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Monday, 8 April 2013

Pondering the 'Green' philosophy ...

Most readers will know that I do not support the 'Green' movement in almost all of the aims and ambitions as they are currently stated. With that said, let me also make clear that I do support the search for alternative sources of electrical power generation, I do wish to see the planet kept clean and tidy and I don't like pollution in any form. So, perhaps to the surprise of many earnest 'Greens,' I actually do give a considerable amount of thought to my impact on the planet. What I do not believe in is the screaming headlines about total meltdown of Ice Caps, sea level rises of several metres or global temperatures that will fry us all.

Once again we are seeing scientific papers being produced claiming that observed data must be wrong, since their 'estimates' and 'probabilistic models' give a different outcome. Somewhere, someone must be having a laugh. In particular those who oppose our society must be revelling in the way in which the ill-informed, earnest followers of anything 'Green' rush to take up placards and blockade sites where they believe 'evil Capitalists' or equally evil 'government' is about to 'destroy the environment.' I do wish these folk would actually take a step back and consider carefully the alternatives.

I do firmly believe that we need to find alternatives to oil, gas, coal and our consumption of them. The trouble is, as soon as you start a debate on any of this, some earnest 'Green' hijacks the discussion and wants to drag it into a debate which usually includes us all returning to some sort of 'self supporting' Utopia. Civilisation doesn't work that way, and technology certainly doesn't run on cow-pats. Except, if one part of the 'Green' movement gets its way, we won't have any cows either. No, what we need is affordable energy, which is, if not renewable, at least minimal impact, and it does need to be reasonably 'locally' sourced. At present most of the western nations are heavily dependent on supplies of oil and gas from countries which can, at the drop of a hat, decide they aren't going to supply them, or will only continue to do so at vastly inflated prices.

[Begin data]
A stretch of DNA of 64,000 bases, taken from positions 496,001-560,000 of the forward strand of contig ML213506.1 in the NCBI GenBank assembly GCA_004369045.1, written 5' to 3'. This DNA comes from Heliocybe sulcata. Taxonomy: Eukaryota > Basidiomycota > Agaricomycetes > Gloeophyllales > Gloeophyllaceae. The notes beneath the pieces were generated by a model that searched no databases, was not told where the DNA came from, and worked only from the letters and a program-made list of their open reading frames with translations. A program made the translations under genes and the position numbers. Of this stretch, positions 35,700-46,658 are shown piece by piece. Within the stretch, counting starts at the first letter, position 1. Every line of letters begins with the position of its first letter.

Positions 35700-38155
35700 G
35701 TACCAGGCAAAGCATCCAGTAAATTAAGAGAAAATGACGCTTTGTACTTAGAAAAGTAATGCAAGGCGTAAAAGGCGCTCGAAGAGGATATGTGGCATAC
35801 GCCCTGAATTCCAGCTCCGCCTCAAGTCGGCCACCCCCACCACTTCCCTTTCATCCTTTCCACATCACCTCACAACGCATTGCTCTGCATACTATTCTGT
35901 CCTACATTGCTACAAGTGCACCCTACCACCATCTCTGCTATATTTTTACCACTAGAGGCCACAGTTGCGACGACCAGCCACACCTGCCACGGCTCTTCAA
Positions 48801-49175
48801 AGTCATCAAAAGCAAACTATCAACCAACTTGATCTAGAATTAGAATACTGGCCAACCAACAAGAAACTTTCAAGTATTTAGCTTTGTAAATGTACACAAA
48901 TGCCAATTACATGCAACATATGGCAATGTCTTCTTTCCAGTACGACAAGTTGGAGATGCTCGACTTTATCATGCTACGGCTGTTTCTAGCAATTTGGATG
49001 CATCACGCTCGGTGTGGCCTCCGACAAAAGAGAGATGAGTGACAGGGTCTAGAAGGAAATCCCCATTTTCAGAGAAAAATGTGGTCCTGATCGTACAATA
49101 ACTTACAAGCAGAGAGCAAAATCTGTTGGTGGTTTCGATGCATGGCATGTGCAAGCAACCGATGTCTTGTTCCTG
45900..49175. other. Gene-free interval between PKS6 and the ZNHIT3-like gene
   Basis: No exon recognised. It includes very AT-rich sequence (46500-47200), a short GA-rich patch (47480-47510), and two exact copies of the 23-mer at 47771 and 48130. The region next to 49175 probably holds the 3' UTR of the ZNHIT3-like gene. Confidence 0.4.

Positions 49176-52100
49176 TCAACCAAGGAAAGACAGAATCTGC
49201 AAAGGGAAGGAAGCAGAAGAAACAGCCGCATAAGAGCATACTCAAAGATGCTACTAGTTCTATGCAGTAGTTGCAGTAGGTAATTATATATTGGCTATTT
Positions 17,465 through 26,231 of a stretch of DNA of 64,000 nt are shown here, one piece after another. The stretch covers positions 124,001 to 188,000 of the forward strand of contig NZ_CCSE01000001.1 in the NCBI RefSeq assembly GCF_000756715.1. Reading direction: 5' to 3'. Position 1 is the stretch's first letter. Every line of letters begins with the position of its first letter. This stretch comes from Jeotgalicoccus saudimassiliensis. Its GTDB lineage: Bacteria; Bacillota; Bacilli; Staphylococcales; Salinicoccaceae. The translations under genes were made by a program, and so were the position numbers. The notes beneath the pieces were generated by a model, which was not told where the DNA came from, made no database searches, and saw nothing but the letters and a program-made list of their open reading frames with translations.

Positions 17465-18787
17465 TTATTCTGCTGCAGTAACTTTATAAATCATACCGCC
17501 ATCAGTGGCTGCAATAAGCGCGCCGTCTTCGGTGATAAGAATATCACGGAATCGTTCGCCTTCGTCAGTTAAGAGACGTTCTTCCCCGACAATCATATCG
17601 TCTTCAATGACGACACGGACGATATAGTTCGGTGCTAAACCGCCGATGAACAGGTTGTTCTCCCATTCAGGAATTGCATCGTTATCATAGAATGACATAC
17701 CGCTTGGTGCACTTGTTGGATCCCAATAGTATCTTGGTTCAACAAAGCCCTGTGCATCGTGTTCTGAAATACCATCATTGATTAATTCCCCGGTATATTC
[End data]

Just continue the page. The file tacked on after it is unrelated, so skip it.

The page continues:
At present there are a lot of companies turning to electric cars as a solution to oil consumption and exhaust pollution in cities. This is probably, in the long term, a good move, but it does create two very large problems. First, it switches the fuel consumption from the user to a producer. To sustain more electric cars, we need more electricity produced. Wind isn't going to cut it. Not with the current technology which is, despite protestations to the contrary, at least as old as using wind power to grind grain. Nor will solar panels do much more than contribute a small trickle of current, and both of these technologies have a massive environmental impact.The manufacture of solar panels in particular is environmentally extremely damaging, and now we come to the other bit. Efficiency. Put simply, they aren't that efficient.

Secondly the batteries are massively damaging environmentally to produce, don't have a long 'life' and can't be recycled. The metals used in them are hugely toxic, and stored in quantity, at least as potentially harmful as any potential nuclear leak could be. You really do NOT want to be anywhere downwind of a fire involving them.

A coal fired power station generates a large amount of electricity quite cheaply, but its efficiency - according to Greenpeace - is seldom more than 47% because of the 'waste' heat lost in the condensing process for the steam lines. (Some 'Green' campaigners actually believe that the 'steam' from these towers is a pollutant and is 'waste' venting from the steam lines). The best estimates put windfarms at about 25 - 30% efficient in producing power, while solar panels loiter around 16%. It simply does not make economic or environment sense to replace something with a higher efficiency ratio (and I don't agree with the Greenpeace method of calculating the 'efficiency' of conventional power stations) with less efficient and much more expensive ones.